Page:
Once the boning was inserted into the casings there were just a few more steps to complete. The first thing I did was to stitch across the bottom of each casing with a 5/8 inch seam allowance. This was to make sure that the boning doesn’t fall out and to ensure that it is out of the path of the 1/2 inch seam allowance.
I then noticed that the edges of the casings were sticking out a bit. I decided to try something new and used about a 1/16 inch seam allowance to stitch the sides of the casings to the lining.
I do think this helped the casings (and the seam allowances hidden beneath) to lay flatter. I had to clip the edges of the casing at the bust curve. You can see the before and after pictures below.
I noticed the casings were just a bit visible on the front of the bodice, but I am hoping a good press later will help conceal them.
With the boning and casings in place, it was time to connect the lining to the main fabric. Carefully, aligning seams and edges I pinned all of the way around the bodice connecting the two layers with wrong sides together. (This would be a good time to correct any errors.)
Next, I basted around the edges with a 3/8 inch seam allowance. This is quite a sturdy bodice, and I am pleased with how it turned out.
Next up, adding sleeves. This is a step that a lot of people may skip. Sleeves definitely aren’t necessary, but since this will probably be worn at a school I will be adding sleeves for modesty. They should end up being mostly, if not entirely, covered by the decoration that will be added across the neck line.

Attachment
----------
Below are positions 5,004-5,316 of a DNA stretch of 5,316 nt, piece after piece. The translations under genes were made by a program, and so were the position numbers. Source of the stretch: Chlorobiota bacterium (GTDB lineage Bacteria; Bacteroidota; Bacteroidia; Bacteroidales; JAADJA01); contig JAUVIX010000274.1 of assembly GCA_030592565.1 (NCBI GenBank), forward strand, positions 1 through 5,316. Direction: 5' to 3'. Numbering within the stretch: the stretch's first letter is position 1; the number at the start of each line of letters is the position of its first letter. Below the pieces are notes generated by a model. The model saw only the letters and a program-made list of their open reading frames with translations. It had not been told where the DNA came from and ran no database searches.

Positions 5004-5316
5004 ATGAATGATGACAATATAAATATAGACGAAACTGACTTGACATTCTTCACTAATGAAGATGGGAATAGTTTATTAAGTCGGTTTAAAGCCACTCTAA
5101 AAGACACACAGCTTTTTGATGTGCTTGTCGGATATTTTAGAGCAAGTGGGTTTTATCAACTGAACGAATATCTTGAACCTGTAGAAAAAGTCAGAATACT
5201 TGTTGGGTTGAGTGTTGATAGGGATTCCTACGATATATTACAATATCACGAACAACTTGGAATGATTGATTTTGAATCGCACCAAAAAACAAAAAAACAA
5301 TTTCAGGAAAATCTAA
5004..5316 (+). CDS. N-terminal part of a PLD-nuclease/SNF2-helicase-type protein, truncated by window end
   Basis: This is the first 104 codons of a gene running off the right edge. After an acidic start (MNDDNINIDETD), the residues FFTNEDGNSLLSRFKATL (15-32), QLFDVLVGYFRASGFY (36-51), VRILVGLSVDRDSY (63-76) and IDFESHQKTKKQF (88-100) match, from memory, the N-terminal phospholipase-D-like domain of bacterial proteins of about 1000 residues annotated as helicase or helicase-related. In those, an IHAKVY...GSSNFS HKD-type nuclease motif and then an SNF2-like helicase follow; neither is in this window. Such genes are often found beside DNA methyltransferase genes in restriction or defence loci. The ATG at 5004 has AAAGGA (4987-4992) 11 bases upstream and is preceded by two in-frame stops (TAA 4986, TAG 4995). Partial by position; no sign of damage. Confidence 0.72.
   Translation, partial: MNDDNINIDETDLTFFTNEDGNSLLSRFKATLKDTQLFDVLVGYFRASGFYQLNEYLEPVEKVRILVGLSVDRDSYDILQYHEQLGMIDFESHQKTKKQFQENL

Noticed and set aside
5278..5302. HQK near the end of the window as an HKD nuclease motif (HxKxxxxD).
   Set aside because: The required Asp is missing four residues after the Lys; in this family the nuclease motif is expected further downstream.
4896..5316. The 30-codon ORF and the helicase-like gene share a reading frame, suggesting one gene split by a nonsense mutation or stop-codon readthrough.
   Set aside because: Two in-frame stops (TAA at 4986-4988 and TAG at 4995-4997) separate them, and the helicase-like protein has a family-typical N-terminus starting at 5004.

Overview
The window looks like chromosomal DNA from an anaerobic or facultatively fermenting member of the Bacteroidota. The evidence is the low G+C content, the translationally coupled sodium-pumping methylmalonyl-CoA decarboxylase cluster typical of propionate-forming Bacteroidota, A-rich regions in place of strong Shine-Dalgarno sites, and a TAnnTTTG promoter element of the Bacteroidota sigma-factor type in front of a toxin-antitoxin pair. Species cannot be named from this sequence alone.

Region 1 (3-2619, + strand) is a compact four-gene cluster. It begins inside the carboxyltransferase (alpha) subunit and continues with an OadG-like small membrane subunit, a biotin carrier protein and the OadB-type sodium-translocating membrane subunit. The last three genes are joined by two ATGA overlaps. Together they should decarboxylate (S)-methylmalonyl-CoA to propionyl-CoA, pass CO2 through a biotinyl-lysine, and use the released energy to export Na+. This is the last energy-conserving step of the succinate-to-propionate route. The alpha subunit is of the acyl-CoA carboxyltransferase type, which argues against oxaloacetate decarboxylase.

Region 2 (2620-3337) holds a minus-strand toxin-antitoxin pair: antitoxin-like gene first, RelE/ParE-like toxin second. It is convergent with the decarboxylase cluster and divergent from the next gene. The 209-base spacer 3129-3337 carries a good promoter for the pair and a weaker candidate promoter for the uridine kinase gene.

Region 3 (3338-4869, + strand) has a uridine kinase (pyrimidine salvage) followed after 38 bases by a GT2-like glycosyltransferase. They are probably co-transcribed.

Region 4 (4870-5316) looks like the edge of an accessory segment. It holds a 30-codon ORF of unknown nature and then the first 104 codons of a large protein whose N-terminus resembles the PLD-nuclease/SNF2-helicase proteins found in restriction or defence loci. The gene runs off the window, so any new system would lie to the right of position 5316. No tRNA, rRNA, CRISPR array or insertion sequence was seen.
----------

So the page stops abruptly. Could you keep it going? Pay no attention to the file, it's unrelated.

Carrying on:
I am not great at draping sleeves, so I started by drafting a simple sleeve pattern. If you are not comfortable drawing your own you can always use a sleeve pattern from another garment pattern. I actually do that all of the time, I’ll go through my store bought patterns and select bits and pieces from different patterns and put them together to create my own unique garment. Before I started draping my own patterns, mix and matching from store bought patterns was my go to method for cosplay.
I pinned it to the bodice to see how it would look.
The sleeve was a little fuller and longer than I wanted so I marked out the middle section. Then I stitched it closed, creating a smaller sleeve.
Then I draped it again.
I was much happier with this version. The only thing I didn’t want was the little pleats at the edge. So, keeping those pleats in place I traced a new pattern.
I cut out 4 sleeve pieces from the satin, 2 for the exterior sleeve, and 2 for lining.
With right sides together, I stitched two of the sleeve pieces together at the bottom.
Next, I pressed the seam allowance toward the lining side and under-stitched it in place.
I folded the sleeve in half and connected them at the under arm.
Then I pressed the seam open and turned the sleeve so the lining was on the inside and the main fabric on the outside, and pressed again. The top edges didn’t line up perfectly due to the thickness of the seam allowance when turning, but they still worked great. So, I basted the top edges in place. Once they were secure I did two rows of gathering stitches along the top curve.
Then, with the sleeves complete, I pinned them to the bodice. I took a lot of time spreading out the ease in the fabric to minimize pleats on the sleeves. I probably could have taken out a bit more of the fullness in the sleeve, but I do like how roomy it is when being worn. I think they will be comfortable.
Then I stitched the sleeves to the bodice. The sleeves are complete!